7. It can and should be argued that the lwa-in-the-computer equation is irrelevant to the lifeworlds of most people who practice Santería, Vodou, or Candomblé.[6] Yet technology in its broadest sense--knowledge of, and through, making--is absolutely central. Flores, for instance, also designs and constructs initiation garments and ceremonial altars. These activities, he believes, "are as much a sign of devotion as the ceremonies themselves" (Flores-Peña and Evanchuk 17). Similar perceptions are explored in David H. Brown's splendidly exhaustive study of two New York devotional artists, who make the elaborate beaded necklaces and embroidered panels that "dress" the orishas ("Ethnoaesthetics," Santería ). Using the experience-near approach that also informs much of Sacred Arts of Haitian Vodou, Brown locates religious and aesthetic meaning in the process of making rather than in the finished object. Calculating finances, envisioning the design, shopping for materials, sewing, and installation constitute a complex religious practice. The gift of beautiful garments instantiates the gods, strengthens the devotional life of the artist, and reforges relationships. Not only are bonds and obligations strengthened between orisha and devotee; the artist also renegotiates her connections to the dominant consumer culture and to her own community through interchanges of aesthetic evaluation and iconographic interpretation.
  8. Brown's article functions as the hinge between the two parts of Santería Aesthetics. The first section addresses theology, aesthetics, and history: notable is Babatunde Lawal's discussion of the ethics of art in Yoruba religious culture. Although this group of articles includes the apparently obligatory 'profiles' of major orishas and their attributes--and revisits the site of syncretism without adding significantly new insights--it elides distinctions between Santería on the one hand and Palo Mayombe, a Cuban belief system with roots in Kongo rather than in Yoruba practice, or Abakuá, stemming from the Cross River area of West Africa, on the other. [7] The consequences of this elision show up in the book's second section, which explores "Santería Aesthetics in the [Contemporary] Visual Arts." Julia Hertzberg's article on Wifredo Lam, for instance, refers to "the Afro-Cuban world view" ("Rereading Lam," Santería 151, my italics) and in so doing tends to obscure the specifically Palo aspects of Lam's painting. Other artists, such as Jose Bedia and to some extent, Juan Boza, clearly employ the Palo tradition and Abakua scriptive techniques. [8] As used in Santería Aesthetics, "Santería" is a portmanteau word that can homogenize distinct histories, practices, and philosophies. [9] Yet it can also be justified by the book's overall project, which is to define a broad artistic domain that includes overtly religious art and secular works drawing on African-based images and iconology. This the book does very well, although one wishes it had had the benefit of better photo reproduction and the budget for more color illustrations, considering that color is a primary semantic ingredient in Santería visual representation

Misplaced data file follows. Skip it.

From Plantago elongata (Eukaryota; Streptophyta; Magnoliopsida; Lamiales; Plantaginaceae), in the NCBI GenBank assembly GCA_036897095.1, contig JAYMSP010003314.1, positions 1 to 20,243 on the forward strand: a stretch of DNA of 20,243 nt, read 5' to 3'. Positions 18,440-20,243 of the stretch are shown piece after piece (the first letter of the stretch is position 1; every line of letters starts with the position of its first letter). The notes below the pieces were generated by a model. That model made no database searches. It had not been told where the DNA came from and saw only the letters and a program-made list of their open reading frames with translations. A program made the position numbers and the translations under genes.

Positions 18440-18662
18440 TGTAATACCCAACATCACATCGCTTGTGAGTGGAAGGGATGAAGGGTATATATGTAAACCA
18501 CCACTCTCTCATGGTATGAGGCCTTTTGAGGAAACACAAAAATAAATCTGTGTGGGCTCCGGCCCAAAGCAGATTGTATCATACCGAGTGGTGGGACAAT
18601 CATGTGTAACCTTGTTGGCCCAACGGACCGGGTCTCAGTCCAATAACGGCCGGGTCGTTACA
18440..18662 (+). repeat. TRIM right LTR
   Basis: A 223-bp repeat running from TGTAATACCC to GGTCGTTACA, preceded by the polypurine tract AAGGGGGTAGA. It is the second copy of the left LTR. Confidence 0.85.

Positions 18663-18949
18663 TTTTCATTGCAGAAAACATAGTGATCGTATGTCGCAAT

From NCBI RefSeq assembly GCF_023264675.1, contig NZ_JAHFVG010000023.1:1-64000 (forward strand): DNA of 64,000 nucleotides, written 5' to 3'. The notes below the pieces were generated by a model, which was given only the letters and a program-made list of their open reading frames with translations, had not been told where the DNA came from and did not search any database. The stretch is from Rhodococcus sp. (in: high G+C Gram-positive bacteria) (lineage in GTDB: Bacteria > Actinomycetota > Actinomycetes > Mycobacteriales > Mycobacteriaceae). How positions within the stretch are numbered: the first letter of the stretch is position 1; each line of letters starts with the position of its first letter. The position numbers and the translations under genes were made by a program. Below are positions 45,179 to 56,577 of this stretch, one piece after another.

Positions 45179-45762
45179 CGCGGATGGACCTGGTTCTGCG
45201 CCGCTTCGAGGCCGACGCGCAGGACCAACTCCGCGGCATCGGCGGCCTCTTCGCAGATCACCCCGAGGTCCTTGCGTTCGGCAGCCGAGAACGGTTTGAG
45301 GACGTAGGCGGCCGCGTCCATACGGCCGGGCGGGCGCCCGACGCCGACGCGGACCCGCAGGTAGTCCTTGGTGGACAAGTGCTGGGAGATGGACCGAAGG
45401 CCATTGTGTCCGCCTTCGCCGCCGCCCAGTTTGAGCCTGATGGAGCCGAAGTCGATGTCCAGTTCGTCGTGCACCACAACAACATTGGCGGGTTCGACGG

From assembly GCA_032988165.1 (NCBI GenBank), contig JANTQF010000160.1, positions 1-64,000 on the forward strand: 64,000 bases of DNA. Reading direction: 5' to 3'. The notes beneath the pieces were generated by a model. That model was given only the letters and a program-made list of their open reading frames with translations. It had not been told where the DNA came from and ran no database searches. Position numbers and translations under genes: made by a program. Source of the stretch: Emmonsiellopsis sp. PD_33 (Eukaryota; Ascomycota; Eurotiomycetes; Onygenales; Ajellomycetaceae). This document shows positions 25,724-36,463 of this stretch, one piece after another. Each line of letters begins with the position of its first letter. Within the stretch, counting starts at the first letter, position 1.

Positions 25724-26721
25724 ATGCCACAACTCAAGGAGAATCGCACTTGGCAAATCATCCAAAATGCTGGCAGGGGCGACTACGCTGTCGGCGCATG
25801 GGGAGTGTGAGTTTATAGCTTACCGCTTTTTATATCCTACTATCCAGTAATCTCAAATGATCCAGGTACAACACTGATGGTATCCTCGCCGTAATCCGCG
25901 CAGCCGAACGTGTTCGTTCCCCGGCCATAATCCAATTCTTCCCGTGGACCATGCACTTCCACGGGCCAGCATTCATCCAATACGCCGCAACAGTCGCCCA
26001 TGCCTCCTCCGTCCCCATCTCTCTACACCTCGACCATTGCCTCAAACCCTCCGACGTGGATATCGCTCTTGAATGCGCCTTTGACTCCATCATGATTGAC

9. Many scholars and adherents avoid the term Santería altogether, preferring Lucumí, Orisha worship, or La Regla de Ocha. Decisions about nomenclature, however, can map out much broader ideological terrain. John Mason's contributions to Beads, Body, and Soul, for example, present New World Orisha worship, and its ritual beadwork, as transposed African tradition largely unmediated by Roman Catholic theology and iconology. Indeed, he seems to think that the Christian saints "twinned" with Yoruba deities are a disposable "ruse" (Beads 91) irrelevant to contemporary American (particularly United States) religious practice. Mason's militantly Africanist approach is rooted in the 1970s, the time when Orisha worship grew among non-Latin African Americans in part as a religious expression of Black identity (the "New World Yoruba" Community of Oyotunji Village in South Carolina being perhaps the best-known manifestation). In broader terms, Mason opts for an essentialist understanding of race and ethnic culture, thus making his position in the pandemic debates about origins, authenticity, and identity unmistakable.